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‘Grave abuse of power’: LGBTQ advocates sue Florida over new law

‘Grave abuse of power’: LGBTQ advocates sue Florida over new law

Lawsuit accuses US state of infringing on rights of LGBTQ students and their families with ‘Don’t Say Gay’ legislation.

Rights advocates in the US state of Florida have filed a lawsuit against Governor Ron DeSantis over a contentious law that they say seeks to marginalise LGBTQ students and their families.

Dubbed the “Don’t Say Gay” bill by its critics, the legislation signed into law earlier this week forbids classroom instruction on sexual orientation and gender identity in kindergarten through third grade.

The legal challenge, filed in United States federal court in Tallahassee on behalf of Equality Florida and Family Equality on Thursday, alleged that the law violates the constitutionally protected rights of free speech, equal protection and due process of students and families.

“This effort to control young minds through state censorship — and to demean LGBTQ lives by denying their reality — is a grave abuse of power,” it said.

“The United States Supreme Court has repeatedly affirmed that LGBTQ people and their families are at home in our constitutional order. The State of Florida has no right to declare them outcasts, or to treat their allies as outlaws, by punishing schools where someone dares to affirm their identity and dignity.”

Florida Governor Ron DeSantis has defended the law as reasonable


The Florida legislation allows parents to sue a school district, at the district’s expense, if they believe the measure is not being enforced.

It states: “Classroom instruction by school personnel or third parties on sexual orientation or gender identity may not occur in kindergarten through grade 3 or in a manner that is not age appropriate or developmentally appropriate for students in accordance with state standards.”

DeSantis and other Republicans have repeatedly said the measure is reasonable and that parents, not teachers, should be broaching subjects of sexual orientation and gender identity with their children.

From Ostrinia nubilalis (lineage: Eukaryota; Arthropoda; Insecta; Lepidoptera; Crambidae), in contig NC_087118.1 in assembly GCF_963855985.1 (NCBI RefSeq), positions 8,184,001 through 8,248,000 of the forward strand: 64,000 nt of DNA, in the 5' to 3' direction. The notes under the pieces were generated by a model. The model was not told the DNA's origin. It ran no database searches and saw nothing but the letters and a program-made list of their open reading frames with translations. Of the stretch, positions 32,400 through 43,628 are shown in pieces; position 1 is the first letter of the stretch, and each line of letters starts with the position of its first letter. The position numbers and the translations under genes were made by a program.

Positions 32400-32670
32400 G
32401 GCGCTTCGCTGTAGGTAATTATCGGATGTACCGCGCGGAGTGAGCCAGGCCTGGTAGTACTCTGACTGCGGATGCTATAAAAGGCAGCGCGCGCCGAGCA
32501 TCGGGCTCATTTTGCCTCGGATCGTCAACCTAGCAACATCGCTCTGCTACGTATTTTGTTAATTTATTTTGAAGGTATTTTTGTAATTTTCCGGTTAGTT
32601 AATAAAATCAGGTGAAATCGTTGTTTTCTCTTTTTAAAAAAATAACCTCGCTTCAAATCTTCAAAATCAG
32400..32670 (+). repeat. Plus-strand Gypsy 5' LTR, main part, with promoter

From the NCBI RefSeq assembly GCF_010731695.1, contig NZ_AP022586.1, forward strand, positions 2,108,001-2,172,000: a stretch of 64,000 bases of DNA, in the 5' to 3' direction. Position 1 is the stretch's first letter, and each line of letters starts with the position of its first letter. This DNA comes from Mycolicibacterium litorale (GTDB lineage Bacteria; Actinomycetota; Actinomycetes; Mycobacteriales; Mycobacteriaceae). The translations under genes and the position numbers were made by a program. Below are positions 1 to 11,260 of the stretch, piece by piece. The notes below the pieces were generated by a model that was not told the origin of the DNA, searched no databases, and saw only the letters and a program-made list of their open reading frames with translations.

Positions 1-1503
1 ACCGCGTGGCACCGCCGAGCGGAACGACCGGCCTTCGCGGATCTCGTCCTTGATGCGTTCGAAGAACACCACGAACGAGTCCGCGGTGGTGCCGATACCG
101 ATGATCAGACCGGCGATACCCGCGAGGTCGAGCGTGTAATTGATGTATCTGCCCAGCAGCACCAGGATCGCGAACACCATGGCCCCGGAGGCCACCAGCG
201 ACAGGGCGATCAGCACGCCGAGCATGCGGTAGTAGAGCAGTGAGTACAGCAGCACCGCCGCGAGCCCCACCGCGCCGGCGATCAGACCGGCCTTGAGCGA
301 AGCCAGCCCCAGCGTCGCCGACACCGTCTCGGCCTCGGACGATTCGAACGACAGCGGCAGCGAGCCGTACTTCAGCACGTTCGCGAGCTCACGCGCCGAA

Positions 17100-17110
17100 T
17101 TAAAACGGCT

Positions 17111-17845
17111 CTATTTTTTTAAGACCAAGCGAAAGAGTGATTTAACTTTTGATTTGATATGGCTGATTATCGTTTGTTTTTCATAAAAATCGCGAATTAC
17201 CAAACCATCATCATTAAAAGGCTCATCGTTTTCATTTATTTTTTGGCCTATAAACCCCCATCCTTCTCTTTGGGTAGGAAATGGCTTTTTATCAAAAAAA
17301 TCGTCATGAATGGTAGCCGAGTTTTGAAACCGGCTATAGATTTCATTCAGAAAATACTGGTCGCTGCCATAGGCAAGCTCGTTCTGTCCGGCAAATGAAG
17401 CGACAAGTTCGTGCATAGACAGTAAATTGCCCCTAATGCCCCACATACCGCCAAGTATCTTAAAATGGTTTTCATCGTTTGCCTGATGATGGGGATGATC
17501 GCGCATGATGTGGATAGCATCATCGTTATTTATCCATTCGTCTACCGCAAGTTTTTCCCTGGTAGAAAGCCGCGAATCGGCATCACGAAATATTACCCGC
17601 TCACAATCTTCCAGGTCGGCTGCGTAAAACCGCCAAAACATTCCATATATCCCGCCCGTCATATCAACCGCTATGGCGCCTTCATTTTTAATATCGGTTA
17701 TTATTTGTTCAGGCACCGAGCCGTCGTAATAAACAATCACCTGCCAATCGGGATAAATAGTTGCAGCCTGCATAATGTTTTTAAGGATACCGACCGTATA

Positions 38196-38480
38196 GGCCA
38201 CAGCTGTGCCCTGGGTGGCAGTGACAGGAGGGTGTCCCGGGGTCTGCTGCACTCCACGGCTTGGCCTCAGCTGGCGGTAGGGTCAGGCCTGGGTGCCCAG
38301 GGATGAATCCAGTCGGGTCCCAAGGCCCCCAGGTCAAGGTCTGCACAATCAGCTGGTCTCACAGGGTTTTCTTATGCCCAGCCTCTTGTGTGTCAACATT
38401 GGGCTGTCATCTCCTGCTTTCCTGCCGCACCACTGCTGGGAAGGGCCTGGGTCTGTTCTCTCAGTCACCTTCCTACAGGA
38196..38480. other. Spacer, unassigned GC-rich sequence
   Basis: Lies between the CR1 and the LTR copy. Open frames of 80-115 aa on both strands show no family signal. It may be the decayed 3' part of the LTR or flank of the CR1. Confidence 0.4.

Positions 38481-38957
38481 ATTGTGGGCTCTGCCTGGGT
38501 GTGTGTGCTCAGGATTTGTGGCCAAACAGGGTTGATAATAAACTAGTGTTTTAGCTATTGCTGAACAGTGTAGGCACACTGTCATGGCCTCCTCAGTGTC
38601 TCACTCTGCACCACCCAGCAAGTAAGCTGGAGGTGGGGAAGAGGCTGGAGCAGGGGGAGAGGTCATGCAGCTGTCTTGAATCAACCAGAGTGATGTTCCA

“We will make sure that parents can send their kids to school to get an education, not an indoctrination,” the Florida governor said to applause before signing the bill into law on Monday.

But many critics have said the law’s language, particularly the phrases “classroom instruction” and “age appropriate”, could be interpreted so broadly that discussion in any grade could trigger lawsuits, creating a classroom atmosphere where teachers would avoid the subjects entirely.


Civil rights groups, as well as progressive lawmakers, celebrities and US companies, have spoken out against the legislation as an attack on the rights of LGBTQ community members. US President Joe Biden last month also described the measure as “hateful”.

“This law is discriminatory and will directly harm Florida’s students and teachers, who have a right to receive information at school free of political censorship,” the American Civil Liberties Union (ACLU) said this week. “In a time of escalating attacks on trans youth across the nation, we need more inclusive education, not less.”

The lawsuit filed on Thursday sought to block the law from taking effect and also named Florida Education Commissioner Richard Corcoran and other education officials as defendants.

Meanwhile, US Secretary of Education Miguel Cardona met LGBTQ students and their family members at a school in Orlando on Thursday, discussing privately how the legislation is affecting their lives.

The visit was one of several Biden administration events showing support for the community throughout the day, including a presidential proclamation recognising Transgender Day of Visibility.

“We know while many transgender students experience valuable support at school, many others face significant challenges because of hostility directed at them by others,” Cardona said. “This includes a growing number of state laws that bully and intimidate LGBTQI+ students and their families.”

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